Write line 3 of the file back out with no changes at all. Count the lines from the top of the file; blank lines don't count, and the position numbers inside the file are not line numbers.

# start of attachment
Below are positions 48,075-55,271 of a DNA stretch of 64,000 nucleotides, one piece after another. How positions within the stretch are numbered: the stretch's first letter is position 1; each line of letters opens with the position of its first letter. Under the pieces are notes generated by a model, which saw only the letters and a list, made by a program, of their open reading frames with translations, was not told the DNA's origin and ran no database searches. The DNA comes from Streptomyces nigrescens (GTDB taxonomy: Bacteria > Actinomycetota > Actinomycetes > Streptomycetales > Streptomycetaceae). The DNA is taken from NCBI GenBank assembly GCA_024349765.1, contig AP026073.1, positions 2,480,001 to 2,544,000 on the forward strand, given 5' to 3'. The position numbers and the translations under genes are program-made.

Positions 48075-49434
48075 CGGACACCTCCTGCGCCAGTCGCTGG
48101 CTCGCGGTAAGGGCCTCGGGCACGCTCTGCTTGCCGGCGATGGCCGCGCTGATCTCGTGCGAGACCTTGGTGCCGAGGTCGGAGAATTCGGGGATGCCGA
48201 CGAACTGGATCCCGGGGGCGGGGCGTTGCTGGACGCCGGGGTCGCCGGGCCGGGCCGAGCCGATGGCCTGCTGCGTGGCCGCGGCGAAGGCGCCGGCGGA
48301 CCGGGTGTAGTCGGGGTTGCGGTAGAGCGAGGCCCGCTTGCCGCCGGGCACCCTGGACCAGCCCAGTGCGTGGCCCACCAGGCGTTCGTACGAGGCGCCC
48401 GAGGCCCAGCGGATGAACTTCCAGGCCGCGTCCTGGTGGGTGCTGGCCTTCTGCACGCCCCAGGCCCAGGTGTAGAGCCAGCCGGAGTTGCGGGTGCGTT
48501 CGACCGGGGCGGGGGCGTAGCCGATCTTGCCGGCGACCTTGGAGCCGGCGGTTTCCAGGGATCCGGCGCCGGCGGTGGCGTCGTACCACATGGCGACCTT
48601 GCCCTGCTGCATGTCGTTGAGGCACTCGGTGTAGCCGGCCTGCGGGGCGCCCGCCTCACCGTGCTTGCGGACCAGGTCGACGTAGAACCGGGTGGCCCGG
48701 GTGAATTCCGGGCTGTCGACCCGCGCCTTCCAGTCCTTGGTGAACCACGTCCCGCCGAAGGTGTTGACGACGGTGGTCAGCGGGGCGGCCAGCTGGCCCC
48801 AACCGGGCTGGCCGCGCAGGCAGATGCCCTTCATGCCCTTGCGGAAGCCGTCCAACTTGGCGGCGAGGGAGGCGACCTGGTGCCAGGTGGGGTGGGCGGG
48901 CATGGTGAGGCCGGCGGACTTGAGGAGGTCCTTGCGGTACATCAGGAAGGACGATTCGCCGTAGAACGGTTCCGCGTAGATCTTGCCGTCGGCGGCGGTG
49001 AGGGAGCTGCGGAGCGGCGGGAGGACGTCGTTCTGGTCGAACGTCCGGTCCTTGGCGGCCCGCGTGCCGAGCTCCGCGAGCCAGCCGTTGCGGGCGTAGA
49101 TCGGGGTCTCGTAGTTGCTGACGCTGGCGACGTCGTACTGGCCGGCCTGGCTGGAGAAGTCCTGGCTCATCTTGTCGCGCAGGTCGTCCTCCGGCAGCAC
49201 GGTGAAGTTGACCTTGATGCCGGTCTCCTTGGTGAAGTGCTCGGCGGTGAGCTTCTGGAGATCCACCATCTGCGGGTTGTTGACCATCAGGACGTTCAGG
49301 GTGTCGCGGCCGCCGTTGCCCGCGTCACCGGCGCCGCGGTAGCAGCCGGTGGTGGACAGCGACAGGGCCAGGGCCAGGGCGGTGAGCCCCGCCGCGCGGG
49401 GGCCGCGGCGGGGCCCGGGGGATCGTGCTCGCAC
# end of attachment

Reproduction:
48075 CGGACACCTCCTGCGCCAGTCGCTGG